The film ends, slightly improbably, with Mr. Moose testing his wife’s fidelity by alternating between the roles of husband and would-be lover, finally staging a drag-out fight for his wife’s benefit. The action is fast and inventive, and ends with a knock-down punch administered by Mrs. Moose.

The film is also a fine example of the early work of director Leo McCarey, who would go on to win three Oscars. McCarey credited Charley Chase as his mentor, stating that “whatever success I have had or may have, I owe to his help because he taught me all I know.” McCarey is noted for his creation of the team of Laurel and Hardy, and he also directed such comedic personalities as the Marx Brothers, W.C. Fields, Eddie Cantor, and Mae West. In the sound era, he crafted such classics as the screwball comedy The Awful Truth, Going My Way, and An Affair to Remember. Even this early, his style peeks out – the economy of motion, the clear underlining of character, and that unteachable comic skill, timing.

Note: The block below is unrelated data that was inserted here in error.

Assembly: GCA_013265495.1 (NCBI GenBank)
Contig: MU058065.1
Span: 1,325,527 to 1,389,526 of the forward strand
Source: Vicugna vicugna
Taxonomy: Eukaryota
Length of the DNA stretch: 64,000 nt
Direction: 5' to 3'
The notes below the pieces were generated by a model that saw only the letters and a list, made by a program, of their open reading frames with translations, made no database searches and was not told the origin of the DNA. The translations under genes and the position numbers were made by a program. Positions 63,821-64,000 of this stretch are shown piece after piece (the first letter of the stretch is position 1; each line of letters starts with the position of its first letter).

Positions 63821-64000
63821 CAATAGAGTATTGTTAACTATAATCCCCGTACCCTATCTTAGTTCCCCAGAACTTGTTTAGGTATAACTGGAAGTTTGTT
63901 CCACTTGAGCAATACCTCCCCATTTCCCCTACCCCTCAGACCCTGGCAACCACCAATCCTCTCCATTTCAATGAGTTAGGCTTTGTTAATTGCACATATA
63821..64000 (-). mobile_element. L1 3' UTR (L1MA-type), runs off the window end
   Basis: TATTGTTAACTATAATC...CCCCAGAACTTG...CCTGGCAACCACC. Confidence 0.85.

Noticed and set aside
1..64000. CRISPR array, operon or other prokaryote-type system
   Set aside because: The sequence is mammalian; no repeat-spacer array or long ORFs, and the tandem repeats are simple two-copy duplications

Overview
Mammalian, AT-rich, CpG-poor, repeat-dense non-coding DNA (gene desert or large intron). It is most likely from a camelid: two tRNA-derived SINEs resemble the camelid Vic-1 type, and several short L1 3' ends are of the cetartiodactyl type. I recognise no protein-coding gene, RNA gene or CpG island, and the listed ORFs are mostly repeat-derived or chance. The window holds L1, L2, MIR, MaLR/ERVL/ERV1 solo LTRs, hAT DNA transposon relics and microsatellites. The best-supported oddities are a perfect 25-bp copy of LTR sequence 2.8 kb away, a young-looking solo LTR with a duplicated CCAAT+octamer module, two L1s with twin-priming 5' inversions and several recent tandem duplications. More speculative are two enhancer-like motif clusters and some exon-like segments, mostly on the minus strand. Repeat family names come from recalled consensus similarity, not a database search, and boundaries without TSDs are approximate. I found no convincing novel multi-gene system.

As for Chase, he continued to make comic shorts, into the Sound Era. In 1936, he stopped making his own films, moved to Columbia, and started supervising the short-subject comic output of that studio (yes, he directed the Three Stooges as well. Unfortunately, Chase was a depressive and a severe alcoholic. His heavy drinking led to his premature death in 1940, at the age of only 46.

It took six decades for his work to be reconsidered by the critical community, and now he is perceived properly – as one of the primary craftsmen of American comedy.

The NFR is one writer’s attempt to review all the films listed in the National Film Registry in chronological order. Next time: So’s Your Old Man.





Sunday, October 8, 2023

'She Came to Me': A movie for grown-ups

 She Came to Me

Dir: Rebecca Miller

Scr: Rebecca Miller yeah

Pho: Sam Levy

Ed: Sabine Hoffman

102 min.

These days, films are all too easily shoved into slots of genre, their edges beveled down smoothly. The formulaic blockbusters of today resemble nothing so much as well-oiled machines, without quirk or reflection. This is not a new development: there have always been less than challenging films out there, films designed by large crews of people to appeal to the broadest possible audience.